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Publication numberUS6702849 B1
Publication typeGrant
Application numberUS 09/460,271
Publication dateMar 9, 2004
Filing dateDec 13, 1999
Priority dateDec 13, 1999
Fee statusPaid
Also published asWO2001041678A2, WO2001041678A3
Publication number09460271, 460271, US 6702849 B1, US 6702849B1, US-B1-6702849, US6702849 B1, US6702849B1
InventorsDebashis Dutta, Chicheng Wang, Kondapavulur T. V. Rao
Original AssigneeAdvanced Cardiovascular Systems, Inc.
Export CitationBiBTeX, EndNote, RefMan
External Links: USPTO, USPTO Assignment, Espacenet
Method of processing open-celled microcellular polymeric foams with controlled porosity for use as vascular grafts and stent covers
US 6702849 B1
Abstract
Porous vascular grafts and stent covers are formed of open-celled microcellular polymeric foams having a porosity that can be modified to be adapted for carrying and delivering different types of therapeutic drugs. A stent cover is formed of a tubular member including at least one layer of a porous, microcellular foam formed from a polymeric material capable of absorbing and releasing therapeutic drugs at predictable rates for delivery of the therapeutic drugs in localized drug therapy in a blood vessel. A composite metal and polymer vascular graft is formed of an interior structural stent member, and an outer layer or coating of the porous, microcellular foam. The method of making the composite metal and polymer vascular graft involves providing an interior structural stent member with an outer layer or coating of the porous, microcellular foam, and can further comprise the step of loading a therapeutic drug into the outer layer of the porous, microcellular foam for delivery of the therapeutic drugs in localized drug therapy in a blood vessel.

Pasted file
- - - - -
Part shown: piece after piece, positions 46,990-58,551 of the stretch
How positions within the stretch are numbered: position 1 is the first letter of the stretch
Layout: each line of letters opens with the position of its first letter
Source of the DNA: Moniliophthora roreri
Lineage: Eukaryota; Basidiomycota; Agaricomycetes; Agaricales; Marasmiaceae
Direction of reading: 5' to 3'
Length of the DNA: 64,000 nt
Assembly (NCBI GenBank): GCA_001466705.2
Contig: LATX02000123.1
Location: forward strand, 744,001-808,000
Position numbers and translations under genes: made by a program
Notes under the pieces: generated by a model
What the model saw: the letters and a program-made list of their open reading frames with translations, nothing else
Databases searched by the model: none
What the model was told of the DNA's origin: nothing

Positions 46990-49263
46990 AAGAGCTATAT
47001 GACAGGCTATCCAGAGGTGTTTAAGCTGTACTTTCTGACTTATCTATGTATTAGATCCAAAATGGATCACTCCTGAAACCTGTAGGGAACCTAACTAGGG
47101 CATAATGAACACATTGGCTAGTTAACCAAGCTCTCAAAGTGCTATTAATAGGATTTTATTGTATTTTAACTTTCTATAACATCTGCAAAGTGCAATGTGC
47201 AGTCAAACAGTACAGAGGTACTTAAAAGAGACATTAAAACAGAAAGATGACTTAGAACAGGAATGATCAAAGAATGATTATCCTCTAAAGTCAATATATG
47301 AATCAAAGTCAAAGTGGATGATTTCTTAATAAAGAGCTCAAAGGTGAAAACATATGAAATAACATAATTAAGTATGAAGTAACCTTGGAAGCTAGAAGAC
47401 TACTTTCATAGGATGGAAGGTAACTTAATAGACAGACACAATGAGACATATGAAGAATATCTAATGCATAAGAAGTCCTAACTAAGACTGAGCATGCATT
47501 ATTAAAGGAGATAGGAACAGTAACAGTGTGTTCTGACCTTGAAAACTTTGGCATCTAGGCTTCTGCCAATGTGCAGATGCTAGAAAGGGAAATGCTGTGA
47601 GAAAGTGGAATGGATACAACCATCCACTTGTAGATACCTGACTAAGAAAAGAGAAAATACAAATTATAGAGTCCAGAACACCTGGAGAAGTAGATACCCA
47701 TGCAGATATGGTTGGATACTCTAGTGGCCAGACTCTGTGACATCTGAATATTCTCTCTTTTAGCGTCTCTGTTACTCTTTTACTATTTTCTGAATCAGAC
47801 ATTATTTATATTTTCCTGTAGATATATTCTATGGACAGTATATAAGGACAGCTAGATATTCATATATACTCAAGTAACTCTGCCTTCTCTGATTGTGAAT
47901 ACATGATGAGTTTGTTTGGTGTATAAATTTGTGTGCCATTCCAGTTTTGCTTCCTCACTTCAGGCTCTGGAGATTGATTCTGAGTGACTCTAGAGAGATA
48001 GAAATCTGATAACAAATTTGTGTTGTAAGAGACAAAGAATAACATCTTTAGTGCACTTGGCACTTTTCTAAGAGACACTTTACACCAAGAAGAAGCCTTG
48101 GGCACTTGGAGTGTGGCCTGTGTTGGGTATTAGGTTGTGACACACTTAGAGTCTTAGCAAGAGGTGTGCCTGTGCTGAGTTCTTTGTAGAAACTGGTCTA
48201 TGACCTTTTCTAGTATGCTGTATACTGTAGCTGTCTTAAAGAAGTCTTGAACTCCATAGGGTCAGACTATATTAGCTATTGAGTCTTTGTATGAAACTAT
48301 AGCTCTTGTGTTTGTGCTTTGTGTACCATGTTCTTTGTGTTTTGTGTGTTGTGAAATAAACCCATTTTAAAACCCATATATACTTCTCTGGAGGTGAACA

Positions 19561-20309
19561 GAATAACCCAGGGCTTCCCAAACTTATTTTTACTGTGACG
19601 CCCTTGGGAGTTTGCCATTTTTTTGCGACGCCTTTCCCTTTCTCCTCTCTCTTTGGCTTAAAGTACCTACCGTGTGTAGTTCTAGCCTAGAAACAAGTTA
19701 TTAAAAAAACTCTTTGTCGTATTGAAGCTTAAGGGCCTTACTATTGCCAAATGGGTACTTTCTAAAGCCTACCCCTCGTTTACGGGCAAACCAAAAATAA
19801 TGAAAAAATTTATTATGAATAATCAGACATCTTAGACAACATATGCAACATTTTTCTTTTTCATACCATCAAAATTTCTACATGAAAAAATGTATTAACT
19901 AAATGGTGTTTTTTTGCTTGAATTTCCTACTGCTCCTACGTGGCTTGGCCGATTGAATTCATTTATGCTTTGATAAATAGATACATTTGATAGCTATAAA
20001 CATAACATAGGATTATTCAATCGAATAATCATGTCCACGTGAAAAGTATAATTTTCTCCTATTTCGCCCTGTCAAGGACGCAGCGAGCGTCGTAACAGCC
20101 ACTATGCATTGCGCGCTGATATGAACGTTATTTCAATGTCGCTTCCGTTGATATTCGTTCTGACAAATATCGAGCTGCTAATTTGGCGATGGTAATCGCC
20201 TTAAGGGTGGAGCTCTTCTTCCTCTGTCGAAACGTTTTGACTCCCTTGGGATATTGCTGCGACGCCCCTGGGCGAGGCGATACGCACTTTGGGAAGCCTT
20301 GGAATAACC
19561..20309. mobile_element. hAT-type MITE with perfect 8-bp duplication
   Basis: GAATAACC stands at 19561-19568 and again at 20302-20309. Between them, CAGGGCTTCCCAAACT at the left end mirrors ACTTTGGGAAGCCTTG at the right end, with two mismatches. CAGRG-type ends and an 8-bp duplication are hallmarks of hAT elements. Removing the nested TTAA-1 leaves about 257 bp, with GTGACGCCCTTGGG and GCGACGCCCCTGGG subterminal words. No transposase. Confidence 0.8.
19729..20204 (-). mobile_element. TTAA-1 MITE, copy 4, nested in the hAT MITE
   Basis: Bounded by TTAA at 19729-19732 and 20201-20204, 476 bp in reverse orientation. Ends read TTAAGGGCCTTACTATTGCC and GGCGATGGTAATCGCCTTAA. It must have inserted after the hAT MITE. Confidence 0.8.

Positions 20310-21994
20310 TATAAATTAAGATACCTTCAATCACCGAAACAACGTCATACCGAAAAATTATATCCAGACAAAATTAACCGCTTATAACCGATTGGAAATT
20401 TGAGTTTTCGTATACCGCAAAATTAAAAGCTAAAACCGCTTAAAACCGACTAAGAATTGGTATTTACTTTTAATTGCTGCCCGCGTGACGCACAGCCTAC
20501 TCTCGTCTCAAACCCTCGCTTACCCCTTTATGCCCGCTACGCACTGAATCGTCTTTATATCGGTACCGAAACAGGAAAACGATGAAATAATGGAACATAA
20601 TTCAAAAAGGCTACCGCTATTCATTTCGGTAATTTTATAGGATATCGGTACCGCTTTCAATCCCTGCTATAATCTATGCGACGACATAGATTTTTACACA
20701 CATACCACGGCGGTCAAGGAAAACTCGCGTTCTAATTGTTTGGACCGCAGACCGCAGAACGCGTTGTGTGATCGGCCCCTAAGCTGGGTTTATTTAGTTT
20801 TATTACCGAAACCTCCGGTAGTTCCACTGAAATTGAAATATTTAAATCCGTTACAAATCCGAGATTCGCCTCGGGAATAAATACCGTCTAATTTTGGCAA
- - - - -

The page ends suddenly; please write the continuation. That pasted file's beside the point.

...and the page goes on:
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Claims(33)
What is claimed is:
1. A stent cover for use with a stent for controlled release of therapeutic drugs by a stent for delivery of the therapeutic drugs in localized drug therapy in a blood vessel, comprising:
a tubular member formed of at least one layer of a porous, open-celled microcellular foam of a polymeric material formed by dissolving an inert gas in the polymeric material at an initial temperature and pressure and creating microvoids in the polymeric material by changing the pressure or temperature of the polymeric material, said porous open-celled microcellular foam being capable of absorbing and releasing therapeutic drugs at predictable rates.
2. The stent cover of claim 1, wherein the layer of porous, microcellular foam ranges in thickness from about a few nanometers to about a millimeter.